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Members of the Foreign Service carry out the State Department’s diplomatic mission in foreign outposts across the world. But it’s not just diplomats who do this work.
In many cases, their spouses, children and other family members help support the mission at overseas posts. In recognition of this work, the State Department last month recognized Foreign Service families for their volunteer efforts aboard.
At a ceremony at the State Department, agency officials awarded the Secretary of State Award for Outstanding Volunteerism Abroad. The awards recognize agency employees and their family members for acts that included mentoring student entrepreneurs in Morocco and helping young women learn IT skills in Tanzania.
Susan Pompeo, the honorary president of the Associates of the American Foreign Service Worldwide, and wife of Secretary of State Mike Pompeo, said the award recipients help put a face of the U.S. diplomatic mission.
“This volunteerism is quintessentially American – very American – which I’m very proud of … It’s the best way to convey who we are,” Pompeo said in a keynote address.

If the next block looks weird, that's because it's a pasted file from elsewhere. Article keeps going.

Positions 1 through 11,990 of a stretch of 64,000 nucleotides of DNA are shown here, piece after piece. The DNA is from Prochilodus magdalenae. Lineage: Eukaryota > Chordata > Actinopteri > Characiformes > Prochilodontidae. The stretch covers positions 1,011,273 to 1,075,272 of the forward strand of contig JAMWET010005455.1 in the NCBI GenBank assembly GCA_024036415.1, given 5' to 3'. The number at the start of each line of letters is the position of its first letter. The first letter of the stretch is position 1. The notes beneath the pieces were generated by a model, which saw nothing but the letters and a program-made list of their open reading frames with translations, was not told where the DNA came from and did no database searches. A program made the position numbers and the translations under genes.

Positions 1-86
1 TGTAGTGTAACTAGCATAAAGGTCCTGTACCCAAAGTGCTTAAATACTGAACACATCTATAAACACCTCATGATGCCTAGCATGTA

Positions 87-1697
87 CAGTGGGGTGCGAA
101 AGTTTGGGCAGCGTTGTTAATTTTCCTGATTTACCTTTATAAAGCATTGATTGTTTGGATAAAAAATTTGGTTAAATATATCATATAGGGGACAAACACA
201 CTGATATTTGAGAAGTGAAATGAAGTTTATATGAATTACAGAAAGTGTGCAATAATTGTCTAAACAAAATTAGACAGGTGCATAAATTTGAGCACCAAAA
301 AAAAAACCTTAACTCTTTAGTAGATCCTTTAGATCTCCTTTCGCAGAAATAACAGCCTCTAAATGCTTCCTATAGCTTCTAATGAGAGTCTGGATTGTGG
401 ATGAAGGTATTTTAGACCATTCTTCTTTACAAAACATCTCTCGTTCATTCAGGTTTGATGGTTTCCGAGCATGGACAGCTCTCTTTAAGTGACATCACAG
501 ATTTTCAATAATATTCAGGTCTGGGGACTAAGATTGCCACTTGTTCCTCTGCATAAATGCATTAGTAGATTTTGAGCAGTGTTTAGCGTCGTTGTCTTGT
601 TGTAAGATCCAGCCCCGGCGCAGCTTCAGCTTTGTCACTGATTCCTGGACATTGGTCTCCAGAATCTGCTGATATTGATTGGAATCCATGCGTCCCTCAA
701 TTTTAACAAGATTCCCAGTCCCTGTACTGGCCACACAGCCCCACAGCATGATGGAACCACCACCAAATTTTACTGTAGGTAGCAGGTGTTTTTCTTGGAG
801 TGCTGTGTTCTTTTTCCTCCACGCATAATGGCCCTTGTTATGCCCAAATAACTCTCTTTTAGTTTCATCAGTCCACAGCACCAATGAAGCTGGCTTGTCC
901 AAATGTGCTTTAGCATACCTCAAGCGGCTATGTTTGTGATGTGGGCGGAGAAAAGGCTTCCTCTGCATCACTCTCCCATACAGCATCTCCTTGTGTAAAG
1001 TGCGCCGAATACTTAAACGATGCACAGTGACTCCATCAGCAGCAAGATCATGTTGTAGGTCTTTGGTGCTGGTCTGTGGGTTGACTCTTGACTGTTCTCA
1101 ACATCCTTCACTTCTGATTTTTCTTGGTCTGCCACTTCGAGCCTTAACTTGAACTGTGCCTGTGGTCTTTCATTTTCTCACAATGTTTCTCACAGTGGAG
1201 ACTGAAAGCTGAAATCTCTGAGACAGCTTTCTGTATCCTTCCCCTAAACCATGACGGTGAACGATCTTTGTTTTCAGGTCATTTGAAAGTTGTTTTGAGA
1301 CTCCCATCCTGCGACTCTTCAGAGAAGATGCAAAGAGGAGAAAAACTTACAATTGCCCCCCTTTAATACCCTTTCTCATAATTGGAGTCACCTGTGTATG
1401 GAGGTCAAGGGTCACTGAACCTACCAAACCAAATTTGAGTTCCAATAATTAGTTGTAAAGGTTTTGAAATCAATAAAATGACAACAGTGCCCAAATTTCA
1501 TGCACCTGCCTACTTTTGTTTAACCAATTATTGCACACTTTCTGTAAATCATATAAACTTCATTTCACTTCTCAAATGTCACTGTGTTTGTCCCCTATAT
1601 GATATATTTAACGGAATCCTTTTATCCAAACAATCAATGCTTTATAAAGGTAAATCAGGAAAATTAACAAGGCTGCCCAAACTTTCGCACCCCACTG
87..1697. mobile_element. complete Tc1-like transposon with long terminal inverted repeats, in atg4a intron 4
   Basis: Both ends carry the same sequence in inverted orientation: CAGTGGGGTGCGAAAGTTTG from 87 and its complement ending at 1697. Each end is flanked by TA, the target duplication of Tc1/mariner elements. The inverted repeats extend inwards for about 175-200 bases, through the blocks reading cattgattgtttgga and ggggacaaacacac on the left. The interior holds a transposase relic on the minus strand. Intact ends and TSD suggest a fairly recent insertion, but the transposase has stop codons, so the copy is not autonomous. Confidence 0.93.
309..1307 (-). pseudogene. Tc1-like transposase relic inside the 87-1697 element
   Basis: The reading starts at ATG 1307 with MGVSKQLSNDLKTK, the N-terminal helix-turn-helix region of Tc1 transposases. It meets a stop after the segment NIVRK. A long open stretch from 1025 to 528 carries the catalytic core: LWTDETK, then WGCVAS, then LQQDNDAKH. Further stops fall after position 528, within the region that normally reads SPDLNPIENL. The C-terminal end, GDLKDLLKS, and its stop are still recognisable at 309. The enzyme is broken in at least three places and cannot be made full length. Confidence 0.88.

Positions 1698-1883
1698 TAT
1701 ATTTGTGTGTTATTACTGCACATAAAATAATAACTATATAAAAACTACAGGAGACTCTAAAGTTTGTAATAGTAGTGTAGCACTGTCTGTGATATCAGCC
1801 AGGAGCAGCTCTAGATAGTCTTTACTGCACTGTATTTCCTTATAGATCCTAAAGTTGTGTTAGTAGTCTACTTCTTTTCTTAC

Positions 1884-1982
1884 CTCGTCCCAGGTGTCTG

As a testament to their accomplishments, Pompeo said the award recipients identified problems and solutions in countries less familiar to them.
“It’s one thing if you’re in America and you’re doing good work. You kind of know how systems work, for good or for bad. But you may not know cultural morays and those sorts of things, all of which will impact the work you’re trying to do,” she said. “And so there’s definitely risk to stepping out of the embassy and doing these kinds of things. But it’s well worth the risk, I think we see that today.”
Marcus Lamb, an information programs officer posted in Dar es Salaam, Tanzania, received an award for his work with a local organization to teach IT skills to local girls who aren’t able to continue their traditional schoolwork.
Lamb volunteered nights and weekends for over a year, and taught two classes on IT fundamentals, coding and networking.
But then he developed his own comprehensive curriculum, which includes workshops on resume-building and interviewing skills. Lamb also set up an e-mentoring program where he sought out advice from women IT professionals who work in the State Department and in the private sector.